The CHILD with slowly progressive hydrocephalus who is judged not to be suitable for neurosurgical treatment is still a common neuropediatric problem. The decision to withhold surgery may be based upon advanced hydrocephalus present at birth, the presence of associated somatic defects, or the lack of neurosurgical facilities. These children, in spite of advanced hydrocephalus, may demonstrate only minimal neurological abnormalities during the first years of life. The major disability of the infant is often only the mechanical problem of supporting the enlarged head. Ultimately a variety of disabilities become evident including visual defects, cerebellar ataxia, spastic diplegia, and mental retardation.1-3 An interesting special personality type characterized by excessive verbosity and inappropriate sociability (the cocktail party syndrome) has been considered as typical of hydrocephalic children during later development.4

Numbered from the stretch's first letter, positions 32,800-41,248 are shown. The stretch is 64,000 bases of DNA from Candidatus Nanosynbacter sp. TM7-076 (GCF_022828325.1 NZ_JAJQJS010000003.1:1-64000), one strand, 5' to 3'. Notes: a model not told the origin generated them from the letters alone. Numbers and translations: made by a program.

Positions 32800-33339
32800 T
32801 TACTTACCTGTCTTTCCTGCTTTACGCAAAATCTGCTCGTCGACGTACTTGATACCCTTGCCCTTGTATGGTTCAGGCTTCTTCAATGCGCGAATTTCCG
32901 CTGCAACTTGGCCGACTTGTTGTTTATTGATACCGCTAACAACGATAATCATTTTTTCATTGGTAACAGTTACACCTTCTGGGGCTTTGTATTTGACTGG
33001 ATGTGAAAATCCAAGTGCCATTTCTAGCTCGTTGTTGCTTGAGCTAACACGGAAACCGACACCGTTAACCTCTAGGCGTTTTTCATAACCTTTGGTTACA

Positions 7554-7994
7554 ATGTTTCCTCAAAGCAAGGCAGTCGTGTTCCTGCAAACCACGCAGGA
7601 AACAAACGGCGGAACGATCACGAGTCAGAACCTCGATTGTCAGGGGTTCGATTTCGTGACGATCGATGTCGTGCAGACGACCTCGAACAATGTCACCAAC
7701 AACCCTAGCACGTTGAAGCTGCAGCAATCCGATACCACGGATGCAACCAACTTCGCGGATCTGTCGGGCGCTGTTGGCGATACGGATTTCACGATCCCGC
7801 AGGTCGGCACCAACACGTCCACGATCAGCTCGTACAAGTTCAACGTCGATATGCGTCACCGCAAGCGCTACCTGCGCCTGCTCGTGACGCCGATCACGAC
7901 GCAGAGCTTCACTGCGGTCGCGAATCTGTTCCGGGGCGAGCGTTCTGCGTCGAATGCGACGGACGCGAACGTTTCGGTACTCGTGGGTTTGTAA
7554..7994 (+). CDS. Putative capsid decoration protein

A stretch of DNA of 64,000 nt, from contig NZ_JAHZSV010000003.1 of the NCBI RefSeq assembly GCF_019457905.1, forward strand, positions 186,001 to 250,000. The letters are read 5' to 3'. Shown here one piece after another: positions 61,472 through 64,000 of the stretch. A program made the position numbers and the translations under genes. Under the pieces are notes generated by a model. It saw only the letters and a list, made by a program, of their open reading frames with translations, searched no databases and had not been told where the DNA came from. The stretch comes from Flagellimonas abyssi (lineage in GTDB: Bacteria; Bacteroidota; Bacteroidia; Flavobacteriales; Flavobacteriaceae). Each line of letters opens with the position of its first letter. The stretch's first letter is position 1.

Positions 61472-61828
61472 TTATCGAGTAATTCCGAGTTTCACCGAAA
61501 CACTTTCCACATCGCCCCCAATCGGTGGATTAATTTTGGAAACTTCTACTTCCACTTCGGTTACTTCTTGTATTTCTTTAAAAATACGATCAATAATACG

The many difficulties associated with the surgical approaches available for the treatment of hydrocephalus have stimulated efforts for medical therapy
Schain RJ. Carbonic Anhydrase Inhibitors in Chronic Infantile Hydrocephalus. Am J Dis Child. 1969;117(6):621–625. doi:10.1001/archpedi.1969.02100030623002
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